And that was how we got the first picture:


Thursday, 23 May 2013

WITH(OUT) is going On The Road...

WITH(OUT) was the great little exhibition curated by Something Human at the Brockspace last December which I both participated in and reviewed (see review here).

Well.... it's going on the road and the curatorial team of Something Human have asked me to prepare it for the journey. In essence it is the entirety of the WITH(OUT) exhibition condensed into a big travelling trunk which will be presented like a theatrical installation. In keeping with the nature of all journeys it will not only take things with it but will inevitably pick other things up along the way.

The trunk and some of its contents (either modified or as presented in the original exhibition) were delivered to me a few days ago. I will start working fully on the project next week and will also be photo and text documenting the process and its challenges both here and on the Something Human WITH(OUT) blog.

In the meantime here is the awesome trunk ....


Friday, 7 December 2012

DESPITE at RICH MIX LONDON


"I want people to know me first as an artist and then as a Palestinian"
Tayseer Barakat. 




This statement is one of sixteen projected onto the wall of the gallery at RICH MIX London, each representing one of the sixteen Palestinian artists included in this diverse and very well presented show.

I am actually a little surprised that this show curated by Aser Al Saqqa and Nicola Gray has not received more attention. Among the artists exhibited are several internationally renowned and prize-winning veterans of the Palestinian arts scene alongside younger artists. Collectively representing Gaza, the West Bank, Jerusalem and the Diaspora this show is perhaps the closest semblance of a unified Palestinian state that is currently available. Otherwise it is probably best represented by Mohammed Musallam's Torn Map.


Mohammed Musallam  


It is particularly interesting that there are so many artists from Gaza - eleven in total with nine of these still based in Gaza itself. It is something to be celebrated that artists continue to live and work in Gaza despite the pincer movement of both internal and external pressure. Any sense of this humanising normality is now largely absent from public consciousness particularly when the recurring psychotic episodes of this 'war' are accompanied by an often word for word regurgitation of infantile media simplicities and lots of pics of blood and emotion.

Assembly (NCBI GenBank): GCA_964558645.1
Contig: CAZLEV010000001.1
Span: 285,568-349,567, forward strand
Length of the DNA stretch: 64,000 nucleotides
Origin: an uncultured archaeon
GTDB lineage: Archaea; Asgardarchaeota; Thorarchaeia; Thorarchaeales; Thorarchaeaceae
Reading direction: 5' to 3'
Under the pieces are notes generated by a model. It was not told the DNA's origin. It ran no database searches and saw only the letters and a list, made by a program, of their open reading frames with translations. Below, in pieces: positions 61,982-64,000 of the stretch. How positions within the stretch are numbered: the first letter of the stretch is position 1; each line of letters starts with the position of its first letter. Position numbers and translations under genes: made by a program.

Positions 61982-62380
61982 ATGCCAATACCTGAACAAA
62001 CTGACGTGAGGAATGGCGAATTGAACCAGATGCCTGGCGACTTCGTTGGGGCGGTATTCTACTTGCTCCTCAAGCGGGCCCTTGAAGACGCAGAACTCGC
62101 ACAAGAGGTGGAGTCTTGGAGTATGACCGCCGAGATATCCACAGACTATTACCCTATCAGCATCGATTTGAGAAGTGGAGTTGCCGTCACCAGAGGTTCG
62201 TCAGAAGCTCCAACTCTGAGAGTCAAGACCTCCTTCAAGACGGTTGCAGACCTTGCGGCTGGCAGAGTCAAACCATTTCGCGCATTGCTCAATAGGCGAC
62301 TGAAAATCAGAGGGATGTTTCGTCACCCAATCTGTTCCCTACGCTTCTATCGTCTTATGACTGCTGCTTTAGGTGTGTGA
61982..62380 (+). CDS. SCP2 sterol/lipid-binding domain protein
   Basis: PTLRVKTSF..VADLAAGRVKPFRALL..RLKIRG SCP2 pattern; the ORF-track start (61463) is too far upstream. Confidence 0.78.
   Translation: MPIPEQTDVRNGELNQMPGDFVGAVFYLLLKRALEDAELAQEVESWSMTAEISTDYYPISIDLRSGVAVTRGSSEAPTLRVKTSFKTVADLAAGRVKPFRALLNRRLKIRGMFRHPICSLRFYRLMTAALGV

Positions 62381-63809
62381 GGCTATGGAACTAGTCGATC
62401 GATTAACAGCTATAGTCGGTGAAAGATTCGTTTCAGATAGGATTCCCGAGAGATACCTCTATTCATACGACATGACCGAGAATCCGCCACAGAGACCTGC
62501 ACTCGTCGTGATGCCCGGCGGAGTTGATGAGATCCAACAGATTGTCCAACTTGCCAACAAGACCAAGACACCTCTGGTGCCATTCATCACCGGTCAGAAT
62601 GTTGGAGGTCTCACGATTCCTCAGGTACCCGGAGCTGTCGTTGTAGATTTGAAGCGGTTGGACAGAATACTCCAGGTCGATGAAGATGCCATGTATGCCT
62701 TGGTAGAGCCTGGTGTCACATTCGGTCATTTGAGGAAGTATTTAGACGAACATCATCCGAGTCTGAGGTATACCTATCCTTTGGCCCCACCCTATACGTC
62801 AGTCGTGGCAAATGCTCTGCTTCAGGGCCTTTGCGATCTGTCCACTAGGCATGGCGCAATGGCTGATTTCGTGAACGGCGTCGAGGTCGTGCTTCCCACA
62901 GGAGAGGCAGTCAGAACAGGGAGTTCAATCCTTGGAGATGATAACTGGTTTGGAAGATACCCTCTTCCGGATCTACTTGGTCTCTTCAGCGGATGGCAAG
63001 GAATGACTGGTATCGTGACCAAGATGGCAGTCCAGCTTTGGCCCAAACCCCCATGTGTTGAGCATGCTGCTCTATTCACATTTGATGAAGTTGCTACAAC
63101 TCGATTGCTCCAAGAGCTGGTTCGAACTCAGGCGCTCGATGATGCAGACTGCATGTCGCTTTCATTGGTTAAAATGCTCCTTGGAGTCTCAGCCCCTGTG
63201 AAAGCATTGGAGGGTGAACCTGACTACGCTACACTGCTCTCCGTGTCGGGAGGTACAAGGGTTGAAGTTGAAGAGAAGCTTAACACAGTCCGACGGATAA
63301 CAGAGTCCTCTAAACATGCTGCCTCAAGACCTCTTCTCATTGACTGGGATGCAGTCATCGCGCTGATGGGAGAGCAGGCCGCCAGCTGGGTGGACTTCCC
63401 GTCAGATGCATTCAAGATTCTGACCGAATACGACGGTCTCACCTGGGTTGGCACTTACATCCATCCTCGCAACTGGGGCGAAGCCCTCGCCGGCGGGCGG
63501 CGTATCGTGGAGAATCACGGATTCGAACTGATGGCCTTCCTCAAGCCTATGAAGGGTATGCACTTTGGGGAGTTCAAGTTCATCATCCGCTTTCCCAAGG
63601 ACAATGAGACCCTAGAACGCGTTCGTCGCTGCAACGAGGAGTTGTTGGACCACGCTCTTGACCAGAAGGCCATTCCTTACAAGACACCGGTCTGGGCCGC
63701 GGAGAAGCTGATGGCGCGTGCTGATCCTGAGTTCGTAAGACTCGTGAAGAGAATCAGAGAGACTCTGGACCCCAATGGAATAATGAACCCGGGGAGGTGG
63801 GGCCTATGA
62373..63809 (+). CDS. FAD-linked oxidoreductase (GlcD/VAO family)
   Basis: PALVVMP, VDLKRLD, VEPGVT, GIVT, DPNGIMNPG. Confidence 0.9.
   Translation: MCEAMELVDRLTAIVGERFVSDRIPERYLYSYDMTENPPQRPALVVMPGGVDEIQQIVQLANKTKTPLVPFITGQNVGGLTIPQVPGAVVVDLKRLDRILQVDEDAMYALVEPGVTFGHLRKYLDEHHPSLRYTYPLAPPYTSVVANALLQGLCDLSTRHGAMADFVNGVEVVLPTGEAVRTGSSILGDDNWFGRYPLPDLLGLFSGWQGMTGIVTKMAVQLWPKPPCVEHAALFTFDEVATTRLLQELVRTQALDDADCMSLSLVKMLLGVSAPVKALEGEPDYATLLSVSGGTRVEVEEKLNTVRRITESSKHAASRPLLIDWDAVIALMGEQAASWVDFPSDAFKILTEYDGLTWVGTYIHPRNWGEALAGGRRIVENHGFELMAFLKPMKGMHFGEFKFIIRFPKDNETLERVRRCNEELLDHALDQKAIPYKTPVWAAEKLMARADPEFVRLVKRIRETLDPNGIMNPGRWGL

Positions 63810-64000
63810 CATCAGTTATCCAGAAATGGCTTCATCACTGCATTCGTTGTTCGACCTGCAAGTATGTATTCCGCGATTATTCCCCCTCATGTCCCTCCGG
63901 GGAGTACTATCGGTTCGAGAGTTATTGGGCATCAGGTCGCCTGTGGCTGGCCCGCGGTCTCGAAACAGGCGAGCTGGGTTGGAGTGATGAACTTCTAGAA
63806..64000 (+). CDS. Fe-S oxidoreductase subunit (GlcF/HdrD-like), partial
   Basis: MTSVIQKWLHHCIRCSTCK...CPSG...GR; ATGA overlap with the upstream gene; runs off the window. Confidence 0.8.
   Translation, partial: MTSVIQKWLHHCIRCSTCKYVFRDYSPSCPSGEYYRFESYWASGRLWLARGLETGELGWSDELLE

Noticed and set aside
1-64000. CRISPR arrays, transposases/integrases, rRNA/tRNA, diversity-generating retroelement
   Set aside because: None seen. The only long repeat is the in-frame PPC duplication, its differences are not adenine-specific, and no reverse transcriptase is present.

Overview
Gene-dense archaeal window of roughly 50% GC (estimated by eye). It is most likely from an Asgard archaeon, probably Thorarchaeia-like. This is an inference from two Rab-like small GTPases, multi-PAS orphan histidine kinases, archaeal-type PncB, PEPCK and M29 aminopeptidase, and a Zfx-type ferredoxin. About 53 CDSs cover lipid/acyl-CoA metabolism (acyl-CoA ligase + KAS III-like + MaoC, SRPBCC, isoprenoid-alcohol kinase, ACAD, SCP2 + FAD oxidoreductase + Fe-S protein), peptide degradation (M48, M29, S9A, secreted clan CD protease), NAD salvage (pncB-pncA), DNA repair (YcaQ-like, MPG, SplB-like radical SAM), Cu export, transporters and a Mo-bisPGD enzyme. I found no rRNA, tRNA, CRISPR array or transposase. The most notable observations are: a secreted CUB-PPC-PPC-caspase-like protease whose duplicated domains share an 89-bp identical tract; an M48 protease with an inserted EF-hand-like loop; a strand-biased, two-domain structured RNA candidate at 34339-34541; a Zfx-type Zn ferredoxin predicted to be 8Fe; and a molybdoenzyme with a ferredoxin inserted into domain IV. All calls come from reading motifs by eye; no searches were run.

Walking around a room in which that same reality is presented from within and in such a completely different way, is like taking a day trip to a parallel universe that is more intelligent, more reflective and always constructive. Getting involved in the movement and colour of Dina Mattar's bright, strong abstractions of nature, for example, is a very uplifting experience.


Dina Mattar 


Mohamed Abusal's succulent Sabr is another reminder that there is nature, beauty, texture and colour that exists in perpetuity and it is this aspect of his cactus that asserts primacy with its underlying symbolism in relation to Palestine a gently understated given.



Mohamed Abusal


The strength of the work from these two artists introduces nature as one of the thematic strands running through this show. Another is text but this too is used in very different ways. Majed Shala uses Arabic text, cut up and arranged in vertical forms on canvases layered with texture and vibrant colour.

Majed Shala 


These distinctive compositions suggest classical Arabic calligraphy while  undermining the form at the same time. Nabil Anani has taken the beauty of illuminated Quranic manuscripts to produce a mixed media work that sublimely presents this ancient art in a contemporary way.

Nabil Anani (Detail)


Mohammed Al Hawajiri's three works on paper in ink and acrylic also use text in a very contemporary and free flowing style, arranged either within or as accompaniment to other Palestinian symbols and motifs. Rana Bishara's urgently brush-stroked watercolours hint at text although the movement and the medium are the message. Rima Mozayan interprets traditional motifs and pattern in two small works that communicate a subtle atmosphere of delight.


Rima Mozayan


Another theme that comes through in this show is space or rather the lack of it, a reality acute in the Palestinian experience. However, Tayseer Barakat's The Camp, although essentially depicting the architectural density and claustrophobia of a refugee camp has a quiet earthy beauty as do Shareef Sarhan's series of four small also earthy toned abstractions called Washing Line.